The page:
You say that they're breaking the law. Methods that could result in you breaking the law yourself aren't the best way to deal with such actions, as their lawbreaking doesn't justify yours. If they were breaking the law, as you said, then why didn't you deal with it using legal channels?

[User Picture]
From:yakko
Date: - 0000
(Link)
Uh... wait just a sec here. You TOLD them to "place me on your do-not-call list," I take? Why are they calling you, again? Can you not collect per-incident damages from them as a result of their disregard?

Of course, they're playing nasty word games. If you say, "Do NOT call me again," I believe they can still call you anyway, because you didn't tell them to "put me on your do-not-call list." It's asinine.

I know how I handle the phone. Caller ID works for most of the nation, those whose CID doesn't reach and who really want to talk leave voicemail, and the rest are routed to the bitbucket without effort. MO's DNC list works great, as well. I get a telemarketurd about once every month now, and I think they fall into the "charity" exception of the DNC law.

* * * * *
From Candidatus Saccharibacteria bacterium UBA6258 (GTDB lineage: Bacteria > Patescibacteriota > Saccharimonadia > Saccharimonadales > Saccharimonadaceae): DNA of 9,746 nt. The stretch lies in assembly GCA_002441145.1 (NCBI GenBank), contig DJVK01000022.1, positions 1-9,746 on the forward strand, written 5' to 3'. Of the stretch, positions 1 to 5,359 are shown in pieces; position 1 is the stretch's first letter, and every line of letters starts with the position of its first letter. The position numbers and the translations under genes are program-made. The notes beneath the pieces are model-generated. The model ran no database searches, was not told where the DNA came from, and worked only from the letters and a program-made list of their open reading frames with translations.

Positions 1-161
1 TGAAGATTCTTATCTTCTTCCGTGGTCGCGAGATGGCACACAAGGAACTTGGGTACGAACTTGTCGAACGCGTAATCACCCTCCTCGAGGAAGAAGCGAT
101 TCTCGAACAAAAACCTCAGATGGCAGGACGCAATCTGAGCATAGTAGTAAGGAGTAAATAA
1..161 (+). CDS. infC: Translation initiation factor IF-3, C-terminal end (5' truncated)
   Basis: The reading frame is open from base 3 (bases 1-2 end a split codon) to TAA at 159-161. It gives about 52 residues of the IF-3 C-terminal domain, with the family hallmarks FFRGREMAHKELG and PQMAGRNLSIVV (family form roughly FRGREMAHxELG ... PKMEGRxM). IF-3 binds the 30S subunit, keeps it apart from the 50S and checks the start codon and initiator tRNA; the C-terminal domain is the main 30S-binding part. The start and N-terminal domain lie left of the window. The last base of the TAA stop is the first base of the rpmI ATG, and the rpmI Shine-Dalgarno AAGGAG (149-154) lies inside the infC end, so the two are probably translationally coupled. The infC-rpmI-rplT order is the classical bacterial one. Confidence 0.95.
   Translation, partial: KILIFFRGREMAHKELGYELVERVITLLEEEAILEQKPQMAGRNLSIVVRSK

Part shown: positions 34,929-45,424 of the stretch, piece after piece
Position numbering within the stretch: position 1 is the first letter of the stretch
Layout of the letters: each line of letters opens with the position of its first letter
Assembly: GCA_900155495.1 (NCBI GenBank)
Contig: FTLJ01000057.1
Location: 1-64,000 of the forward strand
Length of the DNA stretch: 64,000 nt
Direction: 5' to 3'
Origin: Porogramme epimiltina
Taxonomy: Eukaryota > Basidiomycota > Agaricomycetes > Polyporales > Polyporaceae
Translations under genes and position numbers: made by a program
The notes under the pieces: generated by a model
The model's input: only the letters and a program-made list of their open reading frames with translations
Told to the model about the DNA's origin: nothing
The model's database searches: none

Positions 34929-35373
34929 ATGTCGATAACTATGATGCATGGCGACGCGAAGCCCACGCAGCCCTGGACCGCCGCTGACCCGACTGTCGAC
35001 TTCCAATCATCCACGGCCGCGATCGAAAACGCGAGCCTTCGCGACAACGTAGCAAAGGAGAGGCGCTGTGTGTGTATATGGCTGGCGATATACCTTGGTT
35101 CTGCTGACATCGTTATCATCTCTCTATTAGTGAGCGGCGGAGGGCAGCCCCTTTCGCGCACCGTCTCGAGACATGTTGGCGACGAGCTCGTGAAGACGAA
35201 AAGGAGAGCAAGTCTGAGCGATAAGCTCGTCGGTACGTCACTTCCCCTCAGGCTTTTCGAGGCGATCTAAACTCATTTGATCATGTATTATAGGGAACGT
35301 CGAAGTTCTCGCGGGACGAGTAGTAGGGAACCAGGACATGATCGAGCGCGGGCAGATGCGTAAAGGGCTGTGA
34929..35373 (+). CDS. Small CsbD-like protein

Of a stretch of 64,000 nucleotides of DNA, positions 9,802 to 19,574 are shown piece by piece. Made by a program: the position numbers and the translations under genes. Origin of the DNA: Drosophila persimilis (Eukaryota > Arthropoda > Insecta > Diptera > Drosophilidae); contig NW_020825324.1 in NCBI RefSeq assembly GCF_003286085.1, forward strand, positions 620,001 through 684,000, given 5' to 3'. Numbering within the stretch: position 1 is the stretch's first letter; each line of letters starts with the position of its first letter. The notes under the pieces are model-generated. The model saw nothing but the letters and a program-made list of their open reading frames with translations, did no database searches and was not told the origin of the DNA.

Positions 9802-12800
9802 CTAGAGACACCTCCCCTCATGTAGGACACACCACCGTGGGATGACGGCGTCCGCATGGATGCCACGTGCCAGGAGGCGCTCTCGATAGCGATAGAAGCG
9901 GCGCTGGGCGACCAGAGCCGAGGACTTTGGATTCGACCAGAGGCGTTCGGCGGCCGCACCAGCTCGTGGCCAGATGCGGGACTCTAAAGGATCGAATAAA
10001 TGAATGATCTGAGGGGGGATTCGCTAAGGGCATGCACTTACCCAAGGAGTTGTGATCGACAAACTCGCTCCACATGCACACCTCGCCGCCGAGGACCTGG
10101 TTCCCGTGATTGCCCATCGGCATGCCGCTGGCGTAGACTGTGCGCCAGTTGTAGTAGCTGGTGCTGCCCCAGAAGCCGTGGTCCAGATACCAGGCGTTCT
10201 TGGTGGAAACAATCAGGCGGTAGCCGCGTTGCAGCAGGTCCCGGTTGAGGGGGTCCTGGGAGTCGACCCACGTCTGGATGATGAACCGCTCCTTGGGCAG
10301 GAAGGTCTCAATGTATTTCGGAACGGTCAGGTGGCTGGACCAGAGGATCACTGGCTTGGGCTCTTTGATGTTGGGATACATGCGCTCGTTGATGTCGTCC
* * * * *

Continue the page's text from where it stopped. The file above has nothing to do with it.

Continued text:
[User Picture]
From:qaianna
Date: - 0000
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The job market's a little tight to just drop an employer, it seems.

And I'd have to say that as admirable as it is, complaining to the wrong department never really gets any good results. I'd say it's more likely you'd just end up as another entry in customers_suck for this.